The financial services industry has been disrupted by technology from nearly every angle over the past decade – from mobile payment and cash flow transaction apps to cryptocurrencies and robo advising. The disruption du jour we’re all witnessing now: stock trading and investment apps.
Trading and investing had been relatively inaccessible to a large portion of the population, particularly Millennials and particularly those without investing experience or hoards of cash to burn. But Robinhood, the commission-free investing app, has been dismantling the perception that Millennials and investing don’t mix, with technology that brought unprecedented flexibility and access to the market beyond financial institutions and accredited investors.
The Reddit-induced GameStop stock surge showed just how powerful Robinhood’s platform is at engaging a new generation of traders. Despite the market chaos that ensued, Robinhood continues to navigate its way through the quasi-crisis, which meanwhile continues to boost the company’s recognition as a powerhouse private brand. Investor interest in Robinhood soared on the Forge private marketplace in January even as the company raised emergency funds from its existing investors to build its cash reserves. In its last two funding rounds alone, the company raised a total of $3.4B, which just stoked the fires of private market investors who posted record-high interest for private shares through the platform.
With user-friendly technology, and loads of easily accessible information at everyone’s fingertips, Robinhood is just one of a class of startups fueled by an entirely new audience of investors who don’t seek the help of traditional institutions for their investment decisions and don’t generally play by the old rules governing investing. This democratization of the investing paradigm, as Robinhood and the GameStop saga has shown, will only lead to more innovation, as entrepreneurs figure out how to better serve this new, powerful investment class.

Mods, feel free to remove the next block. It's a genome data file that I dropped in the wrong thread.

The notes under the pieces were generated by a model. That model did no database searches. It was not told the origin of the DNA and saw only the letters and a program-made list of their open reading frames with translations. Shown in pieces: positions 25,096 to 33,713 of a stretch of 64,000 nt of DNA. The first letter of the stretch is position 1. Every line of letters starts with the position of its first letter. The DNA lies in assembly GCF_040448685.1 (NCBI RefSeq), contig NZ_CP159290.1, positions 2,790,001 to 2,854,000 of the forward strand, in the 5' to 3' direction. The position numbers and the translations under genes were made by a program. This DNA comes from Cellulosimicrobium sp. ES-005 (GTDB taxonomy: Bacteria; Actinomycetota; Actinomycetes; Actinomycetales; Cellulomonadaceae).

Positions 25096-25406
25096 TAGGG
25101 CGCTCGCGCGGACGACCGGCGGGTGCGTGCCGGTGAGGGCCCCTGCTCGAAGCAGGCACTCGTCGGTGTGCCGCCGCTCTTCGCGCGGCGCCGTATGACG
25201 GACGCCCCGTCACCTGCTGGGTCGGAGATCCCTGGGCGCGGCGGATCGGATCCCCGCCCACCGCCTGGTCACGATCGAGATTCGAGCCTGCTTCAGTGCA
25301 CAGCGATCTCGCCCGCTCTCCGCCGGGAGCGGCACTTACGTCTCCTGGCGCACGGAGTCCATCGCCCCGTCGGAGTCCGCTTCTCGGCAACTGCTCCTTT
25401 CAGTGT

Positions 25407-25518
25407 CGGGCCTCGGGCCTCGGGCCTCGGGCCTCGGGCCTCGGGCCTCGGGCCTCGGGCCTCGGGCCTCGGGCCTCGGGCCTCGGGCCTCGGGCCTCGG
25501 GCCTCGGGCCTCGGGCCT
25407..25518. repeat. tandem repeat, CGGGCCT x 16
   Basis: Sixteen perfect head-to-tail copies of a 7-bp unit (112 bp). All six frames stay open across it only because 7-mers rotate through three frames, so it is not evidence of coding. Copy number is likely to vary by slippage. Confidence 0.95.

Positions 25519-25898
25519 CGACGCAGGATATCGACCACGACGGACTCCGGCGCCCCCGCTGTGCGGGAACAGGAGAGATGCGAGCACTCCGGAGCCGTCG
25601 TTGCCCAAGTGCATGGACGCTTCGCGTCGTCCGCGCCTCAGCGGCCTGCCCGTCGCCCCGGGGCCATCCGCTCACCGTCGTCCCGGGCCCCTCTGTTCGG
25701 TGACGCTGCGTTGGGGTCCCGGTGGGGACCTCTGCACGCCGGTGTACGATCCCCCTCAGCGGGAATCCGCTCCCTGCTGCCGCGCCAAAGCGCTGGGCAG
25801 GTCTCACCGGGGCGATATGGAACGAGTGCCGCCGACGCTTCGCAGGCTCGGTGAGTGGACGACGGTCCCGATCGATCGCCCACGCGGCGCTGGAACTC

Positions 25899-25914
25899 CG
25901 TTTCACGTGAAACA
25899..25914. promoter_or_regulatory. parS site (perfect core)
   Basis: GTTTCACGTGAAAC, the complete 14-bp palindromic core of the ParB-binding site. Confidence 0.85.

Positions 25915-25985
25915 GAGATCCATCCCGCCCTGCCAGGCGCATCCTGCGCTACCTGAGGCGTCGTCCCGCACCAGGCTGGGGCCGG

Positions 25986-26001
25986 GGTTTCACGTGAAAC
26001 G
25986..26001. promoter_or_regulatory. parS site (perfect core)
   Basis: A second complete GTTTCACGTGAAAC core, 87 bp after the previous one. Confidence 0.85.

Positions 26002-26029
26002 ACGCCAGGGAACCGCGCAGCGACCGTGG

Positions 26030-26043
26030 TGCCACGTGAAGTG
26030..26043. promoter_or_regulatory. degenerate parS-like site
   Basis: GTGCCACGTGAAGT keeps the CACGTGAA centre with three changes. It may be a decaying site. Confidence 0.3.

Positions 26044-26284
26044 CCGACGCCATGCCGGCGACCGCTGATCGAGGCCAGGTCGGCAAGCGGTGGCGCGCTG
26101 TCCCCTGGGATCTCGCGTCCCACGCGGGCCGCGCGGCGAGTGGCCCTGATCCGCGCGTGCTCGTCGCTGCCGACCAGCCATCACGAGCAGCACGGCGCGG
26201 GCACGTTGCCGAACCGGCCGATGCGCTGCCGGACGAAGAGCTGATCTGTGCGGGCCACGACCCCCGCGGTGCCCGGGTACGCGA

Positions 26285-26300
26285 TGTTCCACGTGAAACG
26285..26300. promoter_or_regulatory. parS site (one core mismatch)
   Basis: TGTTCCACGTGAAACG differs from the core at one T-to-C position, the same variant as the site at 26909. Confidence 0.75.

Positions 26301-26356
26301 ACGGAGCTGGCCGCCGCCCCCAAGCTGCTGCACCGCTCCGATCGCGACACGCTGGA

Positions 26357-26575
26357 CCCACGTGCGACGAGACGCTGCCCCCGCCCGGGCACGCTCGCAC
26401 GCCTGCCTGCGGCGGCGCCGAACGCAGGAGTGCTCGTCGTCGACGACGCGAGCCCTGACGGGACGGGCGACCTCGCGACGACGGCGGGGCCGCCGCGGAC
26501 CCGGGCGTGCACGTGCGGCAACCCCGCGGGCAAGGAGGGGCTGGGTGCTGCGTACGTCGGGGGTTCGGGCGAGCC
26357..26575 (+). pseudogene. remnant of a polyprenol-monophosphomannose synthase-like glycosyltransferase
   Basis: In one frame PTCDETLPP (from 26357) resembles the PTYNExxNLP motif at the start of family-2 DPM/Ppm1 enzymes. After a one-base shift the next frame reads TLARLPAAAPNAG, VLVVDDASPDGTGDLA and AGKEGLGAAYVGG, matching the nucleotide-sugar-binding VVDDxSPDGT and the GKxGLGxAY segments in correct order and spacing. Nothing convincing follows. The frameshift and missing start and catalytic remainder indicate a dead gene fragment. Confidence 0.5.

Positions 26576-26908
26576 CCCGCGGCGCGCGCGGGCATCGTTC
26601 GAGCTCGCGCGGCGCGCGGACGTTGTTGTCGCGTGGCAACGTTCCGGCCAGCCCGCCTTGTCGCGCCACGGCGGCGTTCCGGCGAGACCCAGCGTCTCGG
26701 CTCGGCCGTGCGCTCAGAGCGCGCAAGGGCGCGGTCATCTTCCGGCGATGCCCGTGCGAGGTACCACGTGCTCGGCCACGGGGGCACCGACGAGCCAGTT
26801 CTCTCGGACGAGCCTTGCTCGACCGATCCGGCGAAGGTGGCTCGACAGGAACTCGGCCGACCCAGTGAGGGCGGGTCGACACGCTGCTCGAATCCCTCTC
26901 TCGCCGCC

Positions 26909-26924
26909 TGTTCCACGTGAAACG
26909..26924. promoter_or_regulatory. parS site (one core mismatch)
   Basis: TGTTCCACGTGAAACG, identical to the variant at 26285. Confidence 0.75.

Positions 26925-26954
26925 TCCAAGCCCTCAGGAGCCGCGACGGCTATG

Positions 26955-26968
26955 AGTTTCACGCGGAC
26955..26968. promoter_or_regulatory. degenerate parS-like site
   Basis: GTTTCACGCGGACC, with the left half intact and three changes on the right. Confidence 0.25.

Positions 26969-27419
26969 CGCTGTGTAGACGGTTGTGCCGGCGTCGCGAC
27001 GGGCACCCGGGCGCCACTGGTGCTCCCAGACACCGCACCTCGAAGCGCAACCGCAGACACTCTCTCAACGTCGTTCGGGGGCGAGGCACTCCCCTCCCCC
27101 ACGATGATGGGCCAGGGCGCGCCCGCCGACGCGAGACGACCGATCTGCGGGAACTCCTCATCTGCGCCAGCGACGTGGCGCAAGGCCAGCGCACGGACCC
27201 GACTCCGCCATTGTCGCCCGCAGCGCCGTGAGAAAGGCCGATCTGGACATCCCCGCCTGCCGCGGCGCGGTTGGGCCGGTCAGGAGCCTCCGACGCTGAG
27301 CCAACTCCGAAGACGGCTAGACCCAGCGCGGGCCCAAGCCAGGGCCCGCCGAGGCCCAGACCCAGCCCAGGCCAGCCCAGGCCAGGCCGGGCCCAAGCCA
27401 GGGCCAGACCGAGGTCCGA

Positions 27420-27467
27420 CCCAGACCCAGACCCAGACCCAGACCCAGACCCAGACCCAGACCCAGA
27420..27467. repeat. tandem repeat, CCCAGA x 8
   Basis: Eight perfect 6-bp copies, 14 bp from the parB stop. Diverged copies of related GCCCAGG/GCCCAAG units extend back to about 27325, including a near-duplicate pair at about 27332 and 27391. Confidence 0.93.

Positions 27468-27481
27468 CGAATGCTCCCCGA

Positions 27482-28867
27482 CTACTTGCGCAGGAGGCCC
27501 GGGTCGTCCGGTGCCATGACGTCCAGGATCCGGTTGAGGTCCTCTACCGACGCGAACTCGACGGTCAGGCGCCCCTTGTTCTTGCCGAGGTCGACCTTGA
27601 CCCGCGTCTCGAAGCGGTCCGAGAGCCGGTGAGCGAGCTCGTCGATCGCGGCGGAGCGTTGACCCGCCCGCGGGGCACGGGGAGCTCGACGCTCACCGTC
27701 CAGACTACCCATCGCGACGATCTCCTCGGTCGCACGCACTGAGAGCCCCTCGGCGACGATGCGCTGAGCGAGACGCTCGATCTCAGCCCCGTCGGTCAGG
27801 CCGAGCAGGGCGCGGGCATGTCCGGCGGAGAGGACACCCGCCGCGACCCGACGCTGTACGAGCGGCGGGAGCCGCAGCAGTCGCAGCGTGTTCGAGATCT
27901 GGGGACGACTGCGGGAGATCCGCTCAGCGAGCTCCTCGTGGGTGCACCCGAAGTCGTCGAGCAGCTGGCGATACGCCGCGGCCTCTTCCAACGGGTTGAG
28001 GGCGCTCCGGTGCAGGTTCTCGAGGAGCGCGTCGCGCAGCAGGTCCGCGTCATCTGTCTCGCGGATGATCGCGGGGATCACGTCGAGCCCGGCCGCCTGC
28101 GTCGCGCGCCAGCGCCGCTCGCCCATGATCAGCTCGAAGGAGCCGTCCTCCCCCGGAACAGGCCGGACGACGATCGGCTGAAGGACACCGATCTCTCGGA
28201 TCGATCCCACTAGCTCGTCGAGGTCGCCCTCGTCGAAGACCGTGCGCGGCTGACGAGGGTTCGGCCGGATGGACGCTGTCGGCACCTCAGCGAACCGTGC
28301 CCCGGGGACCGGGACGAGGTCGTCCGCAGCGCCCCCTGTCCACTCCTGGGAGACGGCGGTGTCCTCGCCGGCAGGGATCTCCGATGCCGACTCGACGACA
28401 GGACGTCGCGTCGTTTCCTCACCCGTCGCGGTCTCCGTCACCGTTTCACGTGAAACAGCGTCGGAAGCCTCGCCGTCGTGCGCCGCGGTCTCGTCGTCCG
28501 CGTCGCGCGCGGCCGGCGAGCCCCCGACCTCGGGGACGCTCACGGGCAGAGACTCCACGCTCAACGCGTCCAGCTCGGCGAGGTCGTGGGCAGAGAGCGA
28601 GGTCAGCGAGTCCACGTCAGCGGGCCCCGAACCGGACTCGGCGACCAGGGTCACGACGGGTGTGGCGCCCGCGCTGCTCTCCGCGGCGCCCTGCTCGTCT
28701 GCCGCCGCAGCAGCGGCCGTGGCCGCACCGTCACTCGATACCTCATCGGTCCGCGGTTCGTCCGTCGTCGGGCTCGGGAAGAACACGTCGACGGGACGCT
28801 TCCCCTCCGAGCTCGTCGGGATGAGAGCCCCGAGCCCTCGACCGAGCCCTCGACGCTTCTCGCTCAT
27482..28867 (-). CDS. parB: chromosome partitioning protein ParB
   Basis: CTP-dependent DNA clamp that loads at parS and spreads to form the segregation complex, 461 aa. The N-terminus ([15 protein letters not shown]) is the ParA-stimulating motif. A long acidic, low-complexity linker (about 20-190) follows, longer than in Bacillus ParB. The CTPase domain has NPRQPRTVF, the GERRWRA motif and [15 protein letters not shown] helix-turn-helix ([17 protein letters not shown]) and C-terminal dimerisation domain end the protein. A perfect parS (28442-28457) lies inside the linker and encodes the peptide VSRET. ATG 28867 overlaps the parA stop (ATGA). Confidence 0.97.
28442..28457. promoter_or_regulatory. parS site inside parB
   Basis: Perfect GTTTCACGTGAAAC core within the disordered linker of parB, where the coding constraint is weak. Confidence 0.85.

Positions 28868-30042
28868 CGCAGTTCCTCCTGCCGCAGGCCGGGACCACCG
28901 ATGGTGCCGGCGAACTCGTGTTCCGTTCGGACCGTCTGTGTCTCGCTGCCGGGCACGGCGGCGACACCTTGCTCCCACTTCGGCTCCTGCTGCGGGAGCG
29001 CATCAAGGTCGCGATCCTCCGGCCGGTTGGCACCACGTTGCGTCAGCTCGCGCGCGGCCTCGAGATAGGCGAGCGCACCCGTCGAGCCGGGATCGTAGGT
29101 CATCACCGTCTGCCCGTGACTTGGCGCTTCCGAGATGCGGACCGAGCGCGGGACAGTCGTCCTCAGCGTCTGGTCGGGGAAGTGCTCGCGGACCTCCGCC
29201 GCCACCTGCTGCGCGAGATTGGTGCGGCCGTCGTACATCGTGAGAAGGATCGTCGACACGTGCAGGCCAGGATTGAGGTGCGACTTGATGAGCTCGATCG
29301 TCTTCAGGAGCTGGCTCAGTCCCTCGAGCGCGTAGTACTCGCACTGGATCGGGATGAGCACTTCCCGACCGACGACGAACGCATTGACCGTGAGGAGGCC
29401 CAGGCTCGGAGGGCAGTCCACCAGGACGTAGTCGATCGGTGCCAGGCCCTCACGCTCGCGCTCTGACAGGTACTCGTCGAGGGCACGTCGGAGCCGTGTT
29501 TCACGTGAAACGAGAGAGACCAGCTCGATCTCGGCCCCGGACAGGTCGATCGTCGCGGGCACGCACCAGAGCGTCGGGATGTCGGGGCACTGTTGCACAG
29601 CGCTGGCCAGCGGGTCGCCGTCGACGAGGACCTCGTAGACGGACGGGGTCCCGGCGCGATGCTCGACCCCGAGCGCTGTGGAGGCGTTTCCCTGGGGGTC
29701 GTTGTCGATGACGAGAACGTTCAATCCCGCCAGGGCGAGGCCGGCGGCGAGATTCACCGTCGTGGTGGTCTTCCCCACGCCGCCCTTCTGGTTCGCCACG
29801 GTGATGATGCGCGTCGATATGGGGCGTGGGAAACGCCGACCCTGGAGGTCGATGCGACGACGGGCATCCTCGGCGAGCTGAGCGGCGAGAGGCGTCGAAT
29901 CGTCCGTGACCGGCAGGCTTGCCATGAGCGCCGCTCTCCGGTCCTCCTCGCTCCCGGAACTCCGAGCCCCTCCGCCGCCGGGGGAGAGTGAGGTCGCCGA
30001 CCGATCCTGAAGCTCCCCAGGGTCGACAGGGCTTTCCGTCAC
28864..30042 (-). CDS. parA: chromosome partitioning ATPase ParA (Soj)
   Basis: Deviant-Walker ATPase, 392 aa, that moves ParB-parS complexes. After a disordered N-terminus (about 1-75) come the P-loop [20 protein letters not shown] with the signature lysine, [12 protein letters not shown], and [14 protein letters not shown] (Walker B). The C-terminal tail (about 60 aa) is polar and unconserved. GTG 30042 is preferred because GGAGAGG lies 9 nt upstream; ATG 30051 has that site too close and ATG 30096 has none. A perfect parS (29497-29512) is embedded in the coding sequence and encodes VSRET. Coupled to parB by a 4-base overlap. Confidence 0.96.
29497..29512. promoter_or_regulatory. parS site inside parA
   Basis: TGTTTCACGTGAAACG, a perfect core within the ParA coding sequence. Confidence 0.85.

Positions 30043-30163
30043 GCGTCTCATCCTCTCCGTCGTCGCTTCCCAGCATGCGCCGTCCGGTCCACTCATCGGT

Innovation amplified by the pandemic
And that will have implications on the fintech sector as a whole. Fintech innovation piqued this year, due in part to behavioral changes stemming from the Coronavirus pandemic. Robinhood leverages behavioral psychology and gamification, for example – it’s fun and easy to use, making its app particularly appealing for those who, in non-pandemic times, might otherwise spend time, money and energy engaging in activities like sports and entertainment betting. A better UX has sparked curiosity in the new league of investors, too. TD Ameritrade reported last fall that visits to its website giving instructions on trading stocks have nearly quadrupled since January 2020.
Advancements in fintech will only continue to increase access and provide greater options for stock trading and investing, among other financial decisions, for the new generation of traders and the savvy professionals.
Speaking of the professionals, per the interest in Robinhood on the Forge platform, as bids for Robinhood shares continue to mount, that interest is split between accredited individual investors and institutional investors.
While GameStop squeezed some hedge funds that had shorted the stock, it’s also possible that hedge funds see a way to benefit from the very same company that caused their losses – by working to buy up available Robinhood equity in the private markets. This “even if we lose, we’ll win” strategy is another potential ripple in the way that the new fintech disruptors will ultimately influence the traditional investment models.
Robinhood shook the market and changed the way investors think about and approach buying. As more companies follow Robinhood’s lead, we can expect more interest in fintech disruptors on the private markets. Learn how to become an accredited investor on the Forge marketplace here.